- The Washington Times - Friday, February 19, 2010


Anyone watching the network nightly news reports this week heard a very sani -tized review on the one-year anniver -sary of President Obama’s $800 billion economic stimulus experiment.

The talking points coming out of the White House said that the spending binge, whose real cost is now about $900 billion (more, counting interest on the debt it incurred) saved the economy from a depression and that it was responsible for creating or preserving 2 million jobs. The preservation part is largely concentrated in state and local government programs that say they would have laid off workers if not for the federal money they received.

But many economic analysts and groups that have been monitoring all of this spending for waste, fraud or abuse either question the veracity of those numbers or maintain that there is no truly objective way to verify how many jobs have been truly saved.

The nightly news reports tended to give the White House’s claims the benefit of the doubt and expressed little if any skepticism about Mr. Obama’s claim that all of that spending - much of it for non-job-creation safety-net programs - somehow averted a depression and turned around the U.S. economy. That’s more credit than they deserve.

For one thing, the great recession officially began near the end of 2007, and the economy is said to have begun expanding last summer, several months or so after the spending stimulus was enacted and when it was just getting started.

It’s hard to believe the Obama stimulus, which by that time had pumped relatively little money into the economy’s pipeline, had much, if any, stimulative effect.

Something else was helping the economy get back on its feet, and most economic analysts think that was the Federal Reserve’s near-zero interest rates and other heavy-duty actions to shore up the economy and stop the financial system’s hemorrhaging.

The economy has lost 8.4 million jobs since December 2007, when the national unemployment rate was a low 5 percent. As of last month, it was losing another 20,000 jobs. The annualized jobless rate fell to 9.7 percent only because thousands of discouraged jobless Americans stopped looking for work and thus were not counted as unemployed. Add them into the equation, plus millions working just part time, and the rate of unemployment is 17 percent or more.

In other words, in the most fundamental measurement of whether the stimulus plan is actually jump-starting the American jobs machine, the numbers suggest that at best, job growth has been tepid this year and will remain so for several years or more.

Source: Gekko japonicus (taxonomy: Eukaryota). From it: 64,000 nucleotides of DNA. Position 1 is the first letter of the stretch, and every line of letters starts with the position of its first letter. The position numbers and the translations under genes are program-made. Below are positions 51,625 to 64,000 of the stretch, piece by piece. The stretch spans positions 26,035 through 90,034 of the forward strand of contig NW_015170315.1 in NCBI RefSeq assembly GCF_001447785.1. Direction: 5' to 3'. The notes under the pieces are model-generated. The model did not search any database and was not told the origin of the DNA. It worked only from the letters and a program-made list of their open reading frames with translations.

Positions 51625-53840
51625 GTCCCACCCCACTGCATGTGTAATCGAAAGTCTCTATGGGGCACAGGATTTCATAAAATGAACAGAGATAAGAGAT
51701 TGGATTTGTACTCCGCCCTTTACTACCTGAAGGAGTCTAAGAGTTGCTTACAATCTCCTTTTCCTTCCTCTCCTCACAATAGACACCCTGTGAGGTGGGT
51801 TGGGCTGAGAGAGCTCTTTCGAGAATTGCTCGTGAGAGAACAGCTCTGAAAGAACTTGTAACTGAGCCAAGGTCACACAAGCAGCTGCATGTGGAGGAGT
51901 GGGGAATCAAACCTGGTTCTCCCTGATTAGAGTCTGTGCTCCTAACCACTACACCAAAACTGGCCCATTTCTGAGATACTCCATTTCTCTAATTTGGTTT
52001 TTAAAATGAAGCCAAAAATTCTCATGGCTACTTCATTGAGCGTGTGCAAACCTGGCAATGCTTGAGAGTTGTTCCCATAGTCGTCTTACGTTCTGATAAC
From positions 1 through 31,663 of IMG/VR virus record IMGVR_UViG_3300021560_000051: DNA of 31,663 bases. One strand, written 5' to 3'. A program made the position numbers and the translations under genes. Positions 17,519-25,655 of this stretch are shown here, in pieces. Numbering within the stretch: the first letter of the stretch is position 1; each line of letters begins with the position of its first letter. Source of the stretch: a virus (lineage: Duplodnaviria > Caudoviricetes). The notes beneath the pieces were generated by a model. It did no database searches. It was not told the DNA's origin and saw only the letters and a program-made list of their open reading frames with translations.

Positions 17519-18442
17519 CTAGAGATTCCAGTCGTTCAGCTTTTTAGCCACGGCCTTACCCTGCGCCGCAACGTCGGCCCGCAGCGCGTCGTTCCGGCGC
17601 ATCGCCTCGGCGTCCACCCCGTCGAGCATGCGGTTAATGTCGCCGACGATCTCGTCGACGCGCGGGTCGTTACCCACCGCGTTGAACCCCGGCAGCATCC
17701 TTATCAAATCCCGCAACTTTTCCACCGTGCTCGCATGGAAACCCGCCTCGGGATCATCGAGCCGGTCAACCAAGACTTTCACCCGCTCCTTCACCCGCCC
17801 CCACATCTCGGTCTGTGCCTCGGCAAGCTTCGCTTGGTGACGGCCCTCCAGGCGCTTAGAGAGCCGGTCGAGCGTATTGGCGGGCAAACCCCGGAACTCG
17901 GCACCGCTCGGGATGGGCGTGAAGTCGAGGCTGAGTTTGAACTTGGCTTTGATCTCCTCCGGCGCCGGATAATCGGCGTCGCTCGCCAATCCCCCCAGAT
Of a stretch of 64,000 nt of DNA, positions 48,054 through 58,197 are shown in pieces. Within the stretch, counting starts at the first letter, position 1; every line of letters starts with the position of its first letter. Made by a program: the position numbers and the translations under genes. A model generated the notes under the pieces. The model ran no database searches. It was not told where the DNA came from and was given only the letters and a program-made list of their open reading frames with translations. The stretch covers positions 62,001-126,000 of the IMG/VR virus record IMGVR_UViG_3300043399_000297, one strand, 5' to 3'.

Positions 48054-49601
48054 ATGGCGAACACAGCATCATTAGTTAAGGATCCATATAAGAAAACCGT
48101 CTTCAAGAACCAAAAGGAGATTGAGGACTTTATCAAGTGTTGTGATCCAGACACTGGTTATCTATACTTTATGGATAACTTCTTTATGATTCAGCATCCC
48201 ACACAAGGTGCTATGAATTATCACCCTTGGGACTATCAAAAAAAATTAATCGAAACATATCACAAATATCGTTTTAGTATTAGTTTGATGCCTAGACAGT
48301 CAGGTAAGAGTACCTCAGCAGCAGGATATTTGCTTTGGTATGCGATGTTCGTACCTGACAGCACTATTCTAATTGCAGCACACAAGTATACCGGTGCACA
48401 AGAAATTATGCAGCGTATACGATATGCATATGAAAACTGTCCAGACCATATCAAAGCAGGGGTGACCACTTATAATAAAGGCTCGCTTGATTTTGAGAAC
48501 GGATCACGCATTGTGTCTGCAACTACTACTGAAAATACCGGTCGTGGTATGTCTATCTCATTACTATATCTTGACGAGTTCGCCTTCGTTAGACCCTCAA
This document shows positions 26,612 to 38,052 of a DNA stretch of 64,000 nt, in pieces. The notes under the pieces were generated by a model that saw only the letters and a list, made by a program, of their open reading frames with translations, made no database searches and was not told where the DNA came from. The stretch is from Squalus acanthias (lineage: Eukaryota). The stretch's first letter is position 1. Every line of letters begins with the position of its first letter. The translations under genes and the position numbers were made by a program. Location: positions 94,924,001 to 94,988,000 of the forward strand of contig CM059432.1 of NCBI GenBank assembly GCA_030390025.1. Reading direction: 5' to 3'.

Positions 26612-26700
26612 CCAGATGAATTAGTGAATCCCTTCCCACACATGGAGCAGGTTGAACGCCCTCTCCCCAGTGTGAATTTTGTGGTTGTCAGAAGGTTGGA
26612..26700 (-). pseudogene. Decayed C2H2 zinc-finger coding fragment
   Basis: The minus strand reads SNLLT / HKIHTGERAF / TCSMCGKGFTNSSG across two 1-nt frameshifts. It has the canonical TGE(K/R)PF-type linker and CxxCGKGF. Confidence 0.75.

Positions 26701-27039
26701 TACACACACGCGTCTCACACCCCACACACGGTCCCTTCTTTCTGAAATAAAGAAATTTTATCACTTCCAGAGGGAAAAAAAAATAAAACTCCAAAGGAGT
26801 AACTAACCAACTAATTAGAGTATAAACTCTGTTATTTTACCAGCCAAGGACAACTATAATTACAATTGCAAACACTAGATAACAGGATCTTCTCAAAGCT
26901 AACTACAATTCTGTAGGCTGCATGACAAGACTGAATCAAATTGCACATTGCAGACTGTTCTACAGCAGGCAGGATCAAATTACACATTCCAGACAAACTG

Who says so? This month’s annual Economic Report of the President. In its review of the report’s forecasts, The Washington Post said: “The economy is projected to add jobs this year at a pace too sluggish to make much of a dent in unemployment,” and added that Mr. Obama’s economic advisers “expect the jobless problem to be a fact of life throughout his term.”

For some reason, this report never found its way into any of last week’s nightly news reports about all the credit the White House thinks it deserves for its stimulus program.

The president’s report says the economy will add an average of 95,000 jobs a month this year. That is a rate of job creation that would not even keep up with population growth.

To put this anemic monthly jobs estimate in sharper perspective, the economy was creating 200,000 to 300,000 jobs or more per month in the last half of the 1980s, when the country was barreling out of a very deep two-year recession thanks to the pro-growth, across-the-board tax cuts implemented under President Reagan. There was a referendum on those stimulus policies in 1984, and Reagan carried 49 states.

If there were a re-election referendum on Mr. Obama’s economic policies today, he would lose. A recent Washington Post-ABC News poll found that just 45 percent of Americans agreed that the economy was recovering.

There are a number of macroeconomic problems with Mr. Obama’s pump-priming economic stimulus spending plan that didn’t create many full-time, permanent private-sector jobs last year and, according to the White House’s own forecasts, won’t be making much of a dent in this year’s jobs picture, either.

The biggest problem is that its spending plans are unsustainable.

The spending (money that is taken out of a weak economy) will dwindle by the end of the year, and the funding for those state and local government jobs will end. Trillion-plus-dollar deficits will make more spending problematic at best.

What the economy’s anemic, capital-starved circulatory system needs is a self-sustaining intravenous feeding of lower tax rates for all businesses and workers that never ends. Until we do that, the economy is in for a long, painfully slow rate of mediocre growth and persistently high unemployment for as far as the eye can see.

Donald Lambro is a nationally syndicated columnist.

Copyright © 2018 The Washington Times, LLC. Click here for reprint permission.

The Washington Times Comment Policy

The Washington Times welcomes your comments on Spot.im, our third-party provider. Please read our Comment Policy before commenting.


Click to Read More and View Comments

Click to Hide